Murdered for Speaking Esperanto
Ludwig L. Zamenhof -- the inventor of the "universal" language known as Esperanto -- was born on this day 150 years ago.
Esperanto "features the use of words and wordroots common in European languages, but with a regular grammar and phonetic spellings." But there's a dark side to the story that not many people know. From our profile:
Decades after Zamenhof's death, Hitler's Germany and Stalin's Soviet Union deemed Esperanto a dangerous part of some ill-defined Zionist conspiracy. During World War II Zamenhof's grown children, Adam, Zofia and Lidja, were imprisoned and executed by Nazi Germany.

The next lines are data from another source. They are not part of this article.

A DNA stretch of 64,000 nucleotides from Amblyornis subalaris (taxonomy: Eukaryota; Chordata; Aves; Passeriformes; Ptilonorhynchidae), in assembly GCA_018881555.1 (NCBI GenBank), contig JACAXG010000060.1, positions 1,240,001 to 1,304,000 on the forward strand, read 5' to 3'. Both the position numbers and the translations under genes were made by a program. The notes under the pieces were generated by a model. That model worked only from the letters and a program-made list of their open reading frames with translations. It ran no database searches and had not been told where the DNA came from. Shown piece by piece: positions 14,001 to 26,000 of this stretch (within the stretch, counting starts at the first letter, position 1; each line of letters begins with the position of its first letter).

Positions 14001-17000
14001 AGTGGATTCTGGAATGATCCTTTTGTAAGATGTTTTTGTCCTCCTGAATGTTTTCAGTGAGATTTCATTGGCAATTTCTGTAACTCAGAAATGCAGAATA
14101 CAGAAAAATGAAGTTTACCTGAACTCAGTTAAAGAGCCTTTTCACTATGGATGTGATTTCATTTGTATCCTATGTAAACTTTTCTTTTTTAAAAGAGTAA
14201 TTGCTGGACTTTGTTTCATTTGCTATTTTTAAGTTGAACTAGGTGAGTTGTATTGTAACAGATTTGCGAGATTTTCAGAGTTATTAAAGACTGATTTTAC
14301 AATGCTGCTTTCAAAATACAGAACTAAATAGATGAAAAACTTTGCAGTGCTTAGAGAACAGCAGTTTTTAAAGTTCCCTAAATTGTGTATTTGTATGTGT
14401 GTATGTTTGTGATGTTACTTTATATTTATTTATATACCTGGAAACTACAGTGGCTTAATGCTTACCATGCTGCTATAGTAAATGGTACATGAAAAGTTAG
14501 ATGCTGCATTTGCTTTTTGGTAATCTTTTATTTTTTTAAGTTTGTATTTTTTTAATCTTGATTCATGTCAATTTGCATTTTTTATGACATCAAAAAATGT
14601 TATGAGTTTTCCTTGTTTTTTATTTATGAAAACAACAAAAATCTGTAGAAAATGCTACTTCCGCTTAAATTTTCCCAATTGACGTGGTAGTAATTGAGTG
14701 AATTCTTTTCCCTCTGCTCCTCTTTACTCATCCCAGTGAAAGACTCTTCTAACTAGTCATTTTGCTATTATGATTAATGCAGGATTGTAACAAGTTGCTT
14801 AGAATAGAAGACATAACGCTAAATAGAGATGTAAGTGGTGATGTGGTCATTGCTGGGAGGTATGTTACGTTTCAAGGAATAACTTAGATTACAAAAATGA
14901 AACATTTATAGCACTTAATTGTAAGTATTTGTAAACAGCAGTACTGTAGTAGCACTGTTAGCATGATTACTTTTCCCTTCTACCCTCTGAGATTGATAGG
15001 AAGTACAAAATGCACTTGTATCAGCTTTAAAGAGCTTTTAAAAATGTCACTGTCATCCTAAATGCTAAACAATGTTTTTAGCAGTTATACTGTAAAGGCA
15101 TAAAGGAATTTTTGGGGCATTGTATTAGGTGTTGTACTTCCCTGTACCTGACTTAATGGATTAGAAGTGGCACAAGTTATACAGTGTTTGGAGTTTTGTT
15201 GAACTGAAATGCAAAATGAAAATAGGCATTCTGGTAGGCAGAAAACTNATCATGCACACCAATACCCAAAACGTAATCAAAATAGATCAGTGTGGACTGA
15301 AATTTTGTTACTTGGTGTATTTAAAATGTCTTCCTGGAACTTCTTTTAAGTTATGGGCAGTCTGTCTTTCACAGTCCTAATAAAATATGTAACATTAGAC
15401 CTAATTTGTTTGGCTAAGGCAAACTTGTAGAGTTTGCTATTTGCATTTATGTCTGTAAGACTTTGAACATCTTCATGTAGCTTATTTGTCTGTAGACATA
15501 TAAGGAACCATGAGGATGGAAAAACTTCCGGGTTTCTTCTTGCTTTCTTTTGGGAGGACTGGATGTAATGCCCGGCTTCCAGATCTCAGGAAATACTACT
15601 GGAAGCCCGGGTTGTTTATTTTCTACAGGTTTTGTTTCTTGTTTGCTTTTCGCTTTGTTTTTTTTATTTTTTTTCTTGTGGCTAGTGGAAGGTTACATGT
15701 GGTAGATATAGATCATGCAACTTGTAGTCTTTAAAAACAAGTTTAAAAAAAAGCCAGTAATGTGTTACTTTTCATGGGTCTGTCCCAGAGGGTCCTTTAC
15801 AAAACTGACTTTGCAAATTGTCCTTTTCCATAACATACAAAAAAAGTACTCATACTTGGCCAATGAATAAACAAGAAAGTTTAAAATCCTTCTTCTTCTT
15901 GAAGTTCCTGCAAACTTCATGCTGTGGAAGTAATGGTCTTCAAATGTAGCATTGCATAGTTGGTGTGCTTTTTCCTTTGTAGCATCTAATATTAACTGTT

More on that from the 1992 book Mind and Society Fads, courtesy of Google Books:
What a world.
One other sidelight: the name of his Polish hometown, Bialystok, is also the name of the Zero Mostel/Nathan Lane character -- Max Bialystock -- in The Producers. Here's a fascinatin' little exploration of that angle.
Well: Happy 150th birthday to you, Mr. Zamenhof, wherever you are!